On a trip to Pike County, Kentucky, Children Incorporated’s U.S. Projects Specialist, Shelley Oxenham, visited the Family Resource and Youth Services Center (FRYSC) at our affiliated project Belfry Middle School, where she met with our Volunteer Coordinator Brittany. Brittany is relatively new to her job, and is taking on a variety of roles and responsibilities as she helps the children at her school receive basic needs.
Shelley noticed that Brittany is full of energy and enthusiasm, and it was obvious that she loves what she does. She is able to do her job well because of the support she receives from our sponsors. Brittany told Shelley repeatedly that our organization is a blessing to the FRYSC at Belfry Middle School, and that she depends heavily on our sponsorship program to serve her students – especially those who are struggling to eat at home.
The challenges of facing hunger
The United States Department of Agriculture (USDA) defines food insecurity as “a household-level economic and social condition of limited or uncertain access to adequate food.” In America today, people who live in rural areas often face hunger at higher rates than in other parts of the United States – oftentimes due to the challenges they face living in remote areas.
When families live far away from businesses or commercial districts, they might not have a way to access food pantries or other social services that could help them feed their families – if those services even exist in those districts. Furthermore, the majority of employment opportunities in rural parts of the United States tend to be for low-wage work; and unemployment and underemployment rates are often higher in rural areas than in non-rural ones. This is what we frequently hear in our work with families living in poverty in Eastern Kentucky.
Working together to feed kids
As they met, Brittany explained to Shelley how food insecurity is a big concern in her district. When Kentucky teachers went on strike earlier this year in an attempt to have improvements made to their working conditions, they held a rally to collect canned and dry goods, because teachers were worried about kids missing school meals and not eating during the day as a result of the strike.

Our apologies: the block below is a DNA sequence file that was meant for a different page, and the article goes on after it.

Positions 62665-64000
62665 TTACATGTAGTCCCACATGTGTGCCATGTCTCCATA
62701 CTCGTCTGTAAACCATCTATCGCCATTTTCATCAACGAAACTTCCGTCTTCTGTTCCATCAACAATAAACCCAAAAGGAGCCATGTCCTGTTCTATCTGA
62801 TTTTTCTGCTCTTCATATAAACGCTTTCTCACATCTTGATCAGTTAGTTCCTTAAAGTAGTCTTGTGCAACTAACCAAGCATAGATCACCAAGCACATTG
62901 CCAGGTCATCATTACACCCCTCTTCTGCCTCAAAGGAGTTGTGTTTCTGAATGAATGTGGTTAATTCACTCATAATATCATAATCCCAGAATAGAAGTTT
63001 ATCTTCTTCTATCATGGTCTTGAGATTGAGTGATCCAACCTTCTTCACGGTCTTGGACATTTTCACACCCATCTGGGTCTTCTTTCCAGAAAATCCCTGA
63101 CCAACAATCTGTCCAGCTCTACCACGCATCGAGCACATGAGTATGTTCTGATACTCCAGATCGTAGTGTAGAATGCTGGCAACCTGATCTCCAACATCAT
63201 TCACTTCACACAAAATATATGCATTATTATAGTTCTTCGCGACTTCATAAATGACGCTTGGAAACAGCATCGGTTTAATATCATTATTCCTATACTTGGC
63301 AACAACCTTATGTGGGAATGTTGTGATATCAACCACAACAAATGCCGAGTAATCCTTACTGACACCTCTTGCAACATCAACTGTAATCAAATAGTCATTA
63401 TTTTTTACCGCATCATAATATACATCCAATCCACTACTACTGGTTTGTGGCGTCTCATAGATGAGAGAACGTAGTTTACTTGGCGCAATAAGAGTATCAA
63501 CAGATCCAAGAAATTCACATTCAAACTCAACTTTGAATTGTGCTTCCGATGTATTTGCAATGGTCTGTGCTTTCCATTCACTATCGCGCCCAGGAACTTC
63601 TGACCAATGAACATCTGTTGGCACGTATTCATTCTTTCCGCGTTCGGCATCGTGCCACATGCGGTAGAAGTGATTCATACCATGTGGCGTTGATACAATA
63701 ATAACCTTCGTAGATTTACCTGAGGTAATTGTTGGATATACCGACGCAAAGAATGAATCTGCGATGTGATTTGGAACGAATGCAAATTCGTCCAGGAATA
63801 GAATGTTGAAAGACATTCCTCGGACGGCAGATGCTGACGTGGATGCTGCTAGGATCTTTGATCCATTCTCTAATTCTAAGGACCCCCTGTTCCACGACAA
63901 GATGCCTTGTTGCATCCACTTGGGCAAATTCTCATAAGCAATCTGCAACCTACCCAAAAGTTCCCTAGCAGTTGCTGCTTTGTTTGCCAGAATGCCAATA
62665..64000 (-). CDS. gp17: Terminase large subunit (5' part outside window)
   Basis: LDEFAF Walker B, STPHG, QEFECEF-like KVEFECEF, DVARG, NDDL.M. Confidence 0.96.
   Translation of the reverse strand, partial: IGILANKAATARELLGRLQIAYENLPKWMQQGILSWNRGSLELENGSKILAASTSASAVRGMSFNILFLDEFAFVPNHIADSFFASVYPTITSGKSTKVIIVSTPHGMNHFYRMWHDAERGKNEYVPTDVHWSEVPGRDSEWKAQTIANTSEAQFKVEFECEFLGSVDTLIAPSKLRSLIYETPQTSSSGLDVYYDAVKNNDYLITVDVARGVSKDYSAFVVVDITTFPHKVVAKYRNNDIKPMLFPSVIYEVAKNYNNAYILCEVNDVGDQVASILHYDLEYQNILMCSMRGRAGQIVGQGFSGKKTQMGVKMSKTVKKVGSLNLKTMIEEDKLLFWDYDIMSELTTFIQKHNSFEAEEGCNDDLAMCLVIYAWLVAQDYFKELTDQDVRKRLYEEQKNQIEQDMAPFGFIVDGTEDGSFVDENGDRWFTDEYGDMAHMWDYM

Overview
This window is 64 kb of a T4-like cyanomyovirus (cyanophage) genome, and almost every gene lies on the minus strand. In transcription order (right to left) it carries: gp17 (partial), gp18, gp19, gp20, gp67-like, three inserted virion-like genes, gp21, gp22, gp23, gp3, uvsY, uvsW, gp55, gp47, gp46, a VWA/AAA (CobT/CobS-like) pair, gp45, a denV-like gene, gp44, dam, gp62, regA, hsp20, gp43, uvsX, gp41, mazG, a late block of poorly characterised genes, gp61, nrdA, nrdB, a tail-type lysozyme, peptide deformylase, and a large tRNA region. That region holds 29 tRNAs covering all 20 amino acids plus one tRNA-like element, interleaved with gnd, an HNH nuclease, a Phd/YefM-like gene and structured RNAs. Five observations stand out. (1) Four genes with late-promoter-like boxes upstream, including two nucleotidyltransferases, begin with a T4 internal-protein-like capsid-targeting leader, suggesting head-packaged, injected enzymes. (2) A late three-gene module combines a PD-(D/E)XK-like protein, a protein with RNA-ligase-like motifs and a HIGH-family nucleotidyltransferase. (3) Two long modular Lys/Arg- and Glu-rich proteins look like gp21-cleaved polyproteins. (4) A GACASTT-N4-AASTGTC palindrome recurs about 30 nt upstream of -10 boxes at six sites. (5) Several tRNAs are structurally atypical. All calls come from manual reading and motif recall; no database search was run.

When families live far away from businesses or commercial districts, they might not have a way to access food pantries or other social services that could help them feed their families.
Brittany said that her resource center is also fortunate because American Electric Power (AEP), her husband’s employer, and its employees are generous about holding food drives. The local branch of the company gives the food to Brittany’s husband, who takes it to Belfry Middle School for Brittany to distribute. She said that the AEP employees are a huge help in keeping kids nourished. She has enrolled thirty of her most vulnerable children in her weekly Backpack Feeding Program; and when she has a significant overstock of food, she shares with the other coordinators in her district.
Brittany’s work doesn’t stop when the children leave school for summer break, either. In fact, summertime concerns her even more with regard to whether or not children are receiving meals. During the summer, when schools are closed and kids don’t have access to the National School Breakfast and Lunch Program, Brittany works with local churches to host a weekly Vacation Bible School to give our sponsored and unsponsored kids morning snacks and lunches so that they can enjoy their summer instead of being hungry.
HOW DO I SPONSOR A CHILD IN KENTUCKY?
You can sponsor a child in Kentucky in one of two ways: call our office at 1-800-538-5381 and speak with one of our staff members, or email us at firstname.lastname@example.org.